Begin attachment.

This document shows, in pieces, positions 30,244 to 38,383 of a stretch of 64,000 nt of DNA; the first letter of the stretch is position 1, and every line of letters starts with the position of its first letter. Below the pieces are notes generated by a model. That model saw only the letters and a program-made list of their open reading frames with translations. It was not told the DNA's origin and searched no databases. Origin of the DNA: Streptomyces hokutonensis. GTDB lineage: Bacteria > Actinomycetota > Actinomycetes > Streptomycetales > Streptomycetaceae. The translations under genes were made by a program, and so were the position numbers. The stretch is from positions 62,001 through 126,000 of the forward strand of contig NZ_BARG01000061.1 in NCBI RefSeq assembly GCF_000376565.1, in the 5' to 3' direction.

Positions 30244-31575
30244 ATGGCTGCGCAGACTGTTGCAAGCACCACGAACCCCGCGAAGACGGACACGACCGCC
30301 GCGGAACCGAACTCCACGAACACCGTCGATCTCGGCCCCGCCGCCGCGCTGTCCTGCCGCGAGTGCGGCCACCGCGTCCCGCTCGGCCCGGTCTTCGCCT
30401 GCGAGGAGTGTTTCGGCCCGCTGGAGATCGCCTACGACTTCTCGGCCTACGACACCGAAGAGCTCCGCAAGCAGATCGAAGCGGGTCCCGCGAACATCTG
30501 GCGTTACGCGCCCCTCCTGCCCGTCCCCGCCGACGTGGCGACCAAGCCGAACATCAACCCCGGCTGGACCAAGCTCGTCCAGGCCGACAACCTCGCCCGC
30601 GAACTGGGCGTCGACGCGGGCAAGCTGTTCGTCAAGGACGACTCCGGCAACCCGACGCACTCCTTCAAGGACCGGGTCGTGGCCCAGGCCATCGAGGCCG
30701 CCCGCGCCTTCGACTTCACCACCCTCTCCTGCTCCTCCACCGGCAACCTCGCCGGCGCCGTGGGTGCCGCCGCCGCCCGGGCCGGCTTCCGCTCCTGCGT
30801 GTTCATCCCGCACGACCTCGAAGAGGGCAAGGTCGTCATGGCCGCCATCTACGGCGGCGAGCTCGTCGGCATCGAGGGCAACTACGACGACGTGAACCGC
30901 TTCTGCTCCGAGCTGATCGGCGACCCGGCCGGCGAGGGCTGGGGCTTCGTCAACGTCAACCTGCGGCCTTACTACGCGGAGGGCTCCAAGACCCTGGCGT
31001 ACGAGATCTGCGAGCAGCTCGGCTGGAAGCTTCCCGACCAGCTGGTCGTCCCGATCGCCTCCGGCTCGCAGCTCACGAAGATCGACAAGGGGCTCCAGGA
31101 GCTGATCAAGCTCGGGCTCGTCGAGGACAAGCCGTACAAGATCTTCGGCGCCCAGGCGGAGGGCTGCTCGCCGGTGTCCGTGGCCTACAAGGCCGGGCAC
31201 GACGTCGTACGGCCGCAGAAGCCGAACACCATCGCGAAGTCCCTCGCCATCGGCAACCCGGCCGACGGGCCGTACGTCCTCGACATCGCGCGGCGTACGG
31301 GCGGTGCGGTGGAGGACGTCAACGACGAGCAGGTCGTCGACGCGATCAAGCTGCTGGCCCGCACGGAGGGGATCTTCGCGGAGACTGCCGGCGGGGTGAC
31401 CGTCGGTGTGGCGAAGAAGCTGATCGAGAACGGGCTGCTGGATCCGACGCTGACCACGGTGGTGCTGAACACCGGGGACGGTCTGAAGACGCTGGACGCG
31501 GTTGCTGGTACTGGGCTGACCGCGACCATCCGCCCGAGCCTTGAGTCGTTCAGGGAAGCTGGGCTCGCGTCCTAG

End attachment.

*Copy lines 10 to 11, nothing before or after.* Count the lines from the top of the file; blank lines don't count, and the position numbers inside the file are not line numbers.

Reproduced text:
30901 TTCTGCTCCGAGCTGATCGGCGACCCGGCCGGCGAGGGCTGGGGCTTCGTCAACGTCAACCTGCGGCCTTACTACGCGGAGGGCTCCAAGACCCTGGCGT
31001 ACGAGATCTGCGAGCAGCTCGGCTGGAAGCTTCCCGACCAGCTGGTCGTCCCGATCGCCTCCGGCTCGCAGCTCACGAAGATCGACAAGGGGCTCCAGGA